Mobile TV

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Mobile Entertainment Service Market to Increase threefold to $64bn by 2012 . Music, games and mobile TV will be the major contributors to the global mobile entertainment market which will rise ??to more than $64 billion by 2012.  Other mobile entertainment sectors include User-generated Content, Gambling, Adult and Infotainment.
Mobile music will remain the largest single sector of the mobile entertainment industry over the next five years. Revenues from music will ??to $17.5 billion in 2012, bolstered by the increasing availability of full-track download and streamed services, the former in both paid-for and rental formats.
Likewise, mobile games will retain its second-ranking in terms of end-user generated revenues: boosted by rapid growth in mass market "casual" gaming, revenues are expected to rise ??to nearly $16 billion in 2012.
Among next generation technologies, mobile TV will gain more and more momentum, as mobile users get lots of useful content including information, films and other entertainment related content on their mobiles. Many mobile network operators worldwide have rolled out commercial mobile TV services already, and consumers are becoming more discerning in their demand. The number of mobile TV users in the Asia Pacific region is expected to be around 25 m by the beginning of 2009. While India has already emerged as the fastest growing telecom market in the world, ??mobile TV will generate additional revenue stream for service providers and content providers. Though the number of triple-play services users will be less than simple voice and data users, the revenue generated by mobile TV will be very high as mobile TV services will be costlier than the simple services. Various stakeholders, including service providers, content providers, and advertisers benefit from service fees, content fees, advertising and paid interactions such as games, videos, and seasonal greetings. Mobile TV ??should see the market rise ?to $11.9 billion in 2012
According to ?Dr Windsor Holden, "With revenues from voice services declining and messaging revenues flat lining, last year finally saw a number of more sophisticated entertainment services begin to fulfill their potential and redress the balance. With more widespread penetration of 3G handsets ? or entertainment-focused 2.5G handsets like the iPhone ? there is likely to be a much greater surge in both the adoption and overall usage in rich media services."


Other findings ??include:
? Regulations and prohibitions will limit opportunities in the adult and gambling sectors, although ??restrictions on gambling services ??will ease in the medium term
? China and the Far East will remain the largest regional market for mobile entertainment throughout the period ?, with revenues rising  ?to nearly $21.3bn by 2012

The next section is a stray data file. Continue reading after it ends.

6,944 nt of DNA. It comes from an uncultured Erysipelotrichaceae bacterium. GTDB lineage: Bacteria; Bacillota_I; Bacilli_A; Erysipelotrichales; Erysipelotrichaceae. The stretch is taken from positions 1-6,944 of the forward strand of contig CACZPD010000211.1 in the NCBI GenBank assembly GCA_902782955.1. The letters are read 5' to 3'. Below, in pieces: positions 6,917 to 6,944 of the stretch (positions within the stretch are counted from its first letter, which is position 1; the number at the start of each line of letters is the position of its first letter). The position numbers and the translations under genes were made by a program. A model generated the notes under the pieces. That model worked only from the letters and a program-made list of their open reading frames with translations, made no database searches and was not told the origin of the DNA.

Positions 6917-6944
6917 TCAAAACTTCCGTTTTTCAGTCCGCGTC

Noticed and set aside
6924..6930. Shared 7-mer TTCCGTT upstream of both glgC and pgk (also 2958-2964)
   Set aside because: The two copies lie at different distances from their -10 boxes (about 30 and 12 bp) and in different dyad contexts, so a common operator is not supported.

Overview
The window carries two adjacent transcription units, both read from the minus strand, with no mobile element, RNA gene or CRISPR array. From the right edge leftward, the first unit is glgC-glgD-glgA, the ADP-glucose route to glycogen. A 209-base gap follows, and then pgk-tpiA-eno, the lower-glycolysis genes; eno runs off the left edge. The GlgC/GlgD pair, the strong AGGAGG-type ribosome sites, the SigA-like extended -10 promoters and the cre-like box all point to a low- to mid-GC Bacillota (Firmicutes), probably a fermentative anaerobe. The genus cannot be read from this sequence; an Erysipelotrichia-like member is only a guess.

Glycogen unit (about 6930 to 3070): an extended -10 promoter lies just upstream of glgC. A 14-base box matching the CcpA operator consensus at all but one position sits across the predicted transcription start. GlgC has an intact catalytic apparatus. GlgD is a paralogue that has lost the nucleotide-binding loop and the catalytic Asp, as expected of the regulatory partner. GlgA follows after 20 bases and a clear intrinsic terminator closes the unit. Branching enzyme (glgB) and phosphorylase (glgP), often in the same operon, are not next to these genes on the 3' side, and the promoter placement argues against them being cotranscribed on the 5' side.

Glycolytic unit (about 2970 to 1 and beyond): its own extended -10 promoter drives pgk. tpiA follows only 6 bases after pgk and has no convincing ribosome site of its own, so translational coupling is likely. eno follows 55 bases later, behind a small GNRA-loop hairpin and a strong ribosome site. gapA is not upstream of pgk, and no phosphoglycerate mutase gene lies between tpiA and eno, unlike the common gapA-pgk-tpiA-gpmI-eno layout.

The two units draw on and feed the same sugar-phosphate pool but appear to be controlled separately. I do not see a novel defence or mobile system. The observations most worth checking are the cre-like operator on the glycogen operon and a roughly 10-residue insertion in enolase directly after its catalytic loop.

? Entertainment service adoption remains constrained by difficulties with the user interface, network speed and coverage and the excessive cost of data services

On the other hand, The world?s first Mobile TV, SDMB, was launched in 2004 followed by TDMB in 2005 with the hope of rapid change of user habits to so that broadcasting on a mobile device would become a popular affair.
The initial results in Korea (as they were in Europe in the 2006 ? 2007 timeframe) were not very encouraging.
In the Korean Case, even though DMB viewers are projected to be more than 30 m by 2012, the related operators are still operating the DMB service at a loss.
The unsatisfactory business performance can be traced to :

1. Weak revenue model
TDMB is solely based on Advertising revenue (ie. A clear television business model) but because of the limited viewer base is unattractive as a marketing medium for advertisers. ?
2. Poor contents
Mobile TV is a personal media, for which viewers watch only in specific situations such as in the subway etc. But the TDMB players are mostly terrestrial broadcasters retransmitting unoriginal or syndicated content. Attempts to produce original material suited or targeted for mobile media failed to produce the required economies of scale which in turn attracted less viewers and entered a negative spiral (or a catch 22). ?
3. An unbundled bundled mess
Attempts were made to publish bundled services (such as navigation) with the core offering (broadcast content). But inconsistent strategies non coherent diverging strategies by the parties involved resulted in an ineffective incoherent strategy which led nowhere.

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